Last week, two Hong Kong journalists were sentenced to prison in China. The similarity of their case to that of the five disappearing/reappearing booksellers grabbed public attention since these two men, too, were accused of selling Hong Kong publications in China.
One issue raised by this case is that of travel to China by individuals with foreign passports but choose to use China-issued travel permits that identify them as Chinese nationals. James Wang, who was sentenced to five years and three months in prison, is the holder of an American passport but traveled to Shenzhen on a Chinese permit.
The State Department spokesman, John Kirby, reported last week that, since Wang’s arrest in 2015, “we have asked our Chinese counterparts repeatedly for permission to visit him, including permission to attend his trial. Those requests have all been denied.”
By contrast, at the same press conference, Kirby reported on the situation of Sandy Phan-Gillis, another US citizen detained in China and now awaiting trial.
Unlike Wang, Phan-Gillis has been regularly visited by US diplomats. China recognizes her as an American citizen and has kept the US informed of her case, recently informing the State Department that she will be tried in the Nanning Intermediate People’s Court.
The difference in treatment between the Wang and Phan-Gillis cases is stark. In one case, China doesn’t acknowledge any US standing because he didn’t enter the country using his American passport. In the other case, China allows monthly consular visits by American diplomats.
Of course, this doesn’t mean that Phan-Gillis will be exonerated in court. We don’t yet know the charges and what evidence will be presented. But we do know that American officials at the highest levels, including Secretary of State John Kerry, have brought her case up with Chinese officials on more than one occasion.
The Wang case is but the latest example of China exercising jurisdiction over ethnic Chinese who are nationals of other countries. This is being done on a large scale in the case of Chinese Canadians and Chinese Australians.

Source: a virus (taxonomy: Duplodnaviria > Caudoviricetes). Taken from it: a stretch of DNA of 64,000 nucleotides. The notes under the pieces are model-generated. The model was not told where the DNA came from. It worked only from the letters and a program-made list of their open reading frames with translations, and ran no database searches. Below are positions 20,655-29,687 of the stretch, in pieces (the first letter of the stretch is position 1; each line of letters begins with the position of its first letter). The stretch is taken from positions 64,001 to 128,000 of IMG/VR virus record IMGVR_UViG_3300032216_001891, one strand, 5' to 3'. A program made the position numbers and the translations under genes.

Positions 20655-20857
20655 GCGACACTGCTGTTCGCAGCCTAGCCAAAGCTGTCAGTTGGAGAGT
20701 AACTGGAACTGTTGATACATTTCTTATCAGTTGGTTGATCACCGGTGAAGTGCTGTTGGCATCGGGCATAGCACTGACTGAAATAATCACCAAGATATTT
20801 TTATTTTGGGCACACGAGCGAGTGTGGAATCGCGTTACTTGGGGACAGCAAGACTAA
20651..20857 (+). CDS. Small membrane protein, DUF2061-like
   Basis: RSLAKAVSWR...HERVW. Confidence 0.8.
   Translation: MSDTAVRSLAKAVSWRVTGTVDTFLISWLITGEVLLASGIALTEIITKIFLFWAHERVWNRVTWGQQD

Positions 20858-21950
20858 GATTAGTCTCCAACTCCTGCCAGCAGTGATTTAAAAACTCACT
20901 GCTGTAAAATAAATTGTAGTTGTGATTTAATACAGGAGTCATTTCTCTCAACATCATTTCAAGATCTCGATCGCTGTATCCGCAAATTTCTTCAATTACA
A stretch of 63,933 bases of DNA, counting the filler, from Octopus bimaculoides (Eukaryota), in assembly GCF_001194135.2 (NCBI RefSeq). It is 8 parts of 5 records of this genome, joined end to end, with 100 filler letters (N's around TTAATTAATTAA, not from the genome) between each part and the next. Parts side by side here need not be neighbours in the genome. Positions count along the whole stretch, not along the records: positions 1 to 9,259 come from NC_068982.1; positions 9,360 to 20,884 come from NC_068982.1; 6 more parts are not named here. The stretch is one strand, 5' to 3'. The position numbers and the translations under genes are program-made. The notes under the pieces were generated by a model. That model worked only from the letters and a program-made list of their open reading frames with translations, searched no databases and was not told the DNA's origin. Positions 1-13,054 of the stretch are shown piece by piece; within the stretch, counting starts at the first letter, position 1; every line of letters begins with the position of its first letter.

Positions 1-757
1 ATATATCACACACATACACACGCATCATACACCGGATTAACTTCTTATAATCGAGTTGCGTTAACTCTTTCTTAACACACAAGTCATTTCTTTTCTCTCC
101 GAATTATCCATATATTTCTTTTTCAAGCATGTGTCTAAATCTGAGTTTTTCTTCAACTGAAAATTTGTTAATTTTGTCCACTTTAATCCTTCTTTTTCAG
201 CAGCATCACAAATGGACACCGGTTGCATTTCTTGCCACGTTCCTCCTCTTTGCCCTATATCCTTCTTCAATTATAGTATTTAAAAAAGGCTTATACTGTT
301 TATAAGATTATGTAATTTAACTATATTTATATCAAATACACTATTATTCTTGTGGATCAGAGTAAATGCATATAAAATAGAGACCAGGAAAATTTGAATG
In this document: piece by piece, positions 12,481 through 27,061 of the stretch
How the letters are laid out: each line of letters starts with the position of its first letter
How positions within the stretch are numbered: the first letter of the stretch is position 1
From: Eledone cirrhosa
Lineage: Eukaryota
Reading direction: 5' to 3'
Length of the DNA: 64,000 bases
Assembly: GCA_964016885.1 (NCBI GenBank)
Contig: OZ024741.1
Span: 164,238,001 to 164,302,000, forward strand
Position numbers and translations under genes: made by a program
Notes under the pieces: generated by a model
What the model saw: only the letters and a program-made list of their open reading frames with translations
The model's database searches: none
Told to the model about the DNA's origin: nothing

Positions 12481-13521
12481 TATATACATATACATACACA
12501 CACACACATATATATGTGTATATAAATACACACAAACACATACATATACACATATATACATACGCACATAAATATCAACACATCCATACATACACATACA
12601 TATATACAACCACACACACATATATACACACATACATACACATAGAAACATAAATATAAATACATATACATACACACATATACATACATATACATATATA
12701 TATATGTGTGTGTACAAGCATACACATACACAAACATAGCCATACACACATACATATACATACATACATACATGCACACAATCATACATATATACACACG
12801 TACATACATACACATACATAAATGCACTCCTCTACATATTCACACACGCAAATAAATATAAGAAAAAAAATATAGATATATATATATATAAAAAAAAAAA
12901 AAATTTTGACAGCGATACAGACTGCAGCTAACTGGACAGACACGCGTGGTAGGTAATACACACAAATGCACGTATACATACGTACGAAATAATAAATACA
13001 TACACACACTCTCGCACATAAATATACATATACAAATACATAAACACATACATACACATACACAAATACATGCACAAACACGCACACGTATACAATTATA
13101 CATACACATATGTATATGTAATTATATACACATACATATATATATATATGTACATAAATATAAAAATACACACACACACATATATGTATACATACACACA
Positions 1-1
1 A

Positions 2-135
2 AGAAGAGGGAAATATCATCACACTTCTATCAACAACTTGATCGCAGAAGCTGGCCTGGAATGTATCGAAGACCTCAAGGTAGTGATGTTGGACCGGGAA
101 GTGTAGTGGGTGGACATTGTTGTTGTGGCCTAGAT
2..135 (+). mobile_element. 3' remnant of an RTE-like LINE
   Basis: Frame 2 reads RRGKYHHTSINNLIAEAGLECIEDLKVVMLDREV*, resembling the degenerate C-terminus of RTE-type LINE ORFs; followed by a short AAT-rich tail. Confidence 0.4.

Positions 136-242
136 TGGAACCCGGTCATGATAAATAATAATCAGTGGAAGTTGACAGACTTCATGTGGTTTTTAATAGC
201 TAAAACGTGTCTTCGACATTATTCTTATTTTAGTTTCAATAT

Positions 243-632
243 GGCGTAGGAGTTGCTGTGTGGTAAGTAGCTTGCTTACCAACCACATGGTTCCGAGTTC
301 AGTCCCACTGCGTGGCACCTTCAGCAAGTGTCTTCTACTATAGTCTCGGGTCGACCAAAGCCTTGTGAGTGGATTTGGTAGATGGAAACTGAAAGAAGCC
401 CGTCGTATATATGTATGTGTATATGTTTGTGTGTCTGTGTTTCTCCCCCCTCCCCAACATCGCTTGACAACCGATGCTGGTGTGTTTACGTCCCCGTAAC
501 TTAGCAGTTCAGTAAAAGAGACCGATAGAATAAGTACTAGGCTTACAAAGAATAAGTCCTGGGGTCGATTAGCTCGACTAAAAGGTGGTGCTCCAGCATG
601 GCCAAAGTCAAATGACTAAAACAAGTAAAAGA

It has rarely been pointed out that what China is doing is counter to its own nationality law. This is because, in 1996, China issued “Explanations” by the Standing Committee of the National People’s Congress as to what this law means when applied to Hong Kong. So the law means one thing in mainland China and a different thing in Hong Kong. This is highly unusual and worthy of study by international legal experts.
In the run-up to the handover by Britain to China in 1997, a significant percentage of the Hong Kong population fled overseas to escape Communist rule. More went to Canada than any other country, but significant numbers also went to Australia, the United States, New Zealand and other western countries.
After 1997, many of them returned to Hong Kong, armed with a foreign passport, which they thought would protect them. However, as China grew in importance, the ease of travel provided by a re-entry permit meant that a great many kept two travel documents: a foreign passport which they used for travel overseas, and a home-return permit that they used for travel to the mainland. They wanted the best of both worlds.
Now, they are learning that there is a price to pay for this. A foreign passport doesn’t protect them in China if they enter the country using a Chinese permit that acknowledges them to be a Chinese national. Given the choice, it is far wiser to use the foreign passport.
Increasingly, however, China is not allowing people a choice. We have now learned that Canadian-born Chinese with Hong Kong parents are being told they are Chinese nationals and not allowed to travel to China on their Canadian passports, but must use a Chinese permit.
The Diplomat in July published an article saying that Chinese visa authorities “are demanding Canadians of Chinese descent apply as Chinese nationals when traveling to China.”
The author, Cal Wong, described himself as a Hong Kong-born Australian and said that he, too, had “experienced the same treatment by Chinese visa authorities.”
Canadians, Australians and others are being treated as Chinese citizens by China. It is time that individuals understand that the government that issued their passport cannot protect them unless they actually use the passport to enter China. It is also time for the governments concerned to take a stronger stand vis-à-vis China where their passport holders’ rights are concerned, including the right to travel to China using a passport.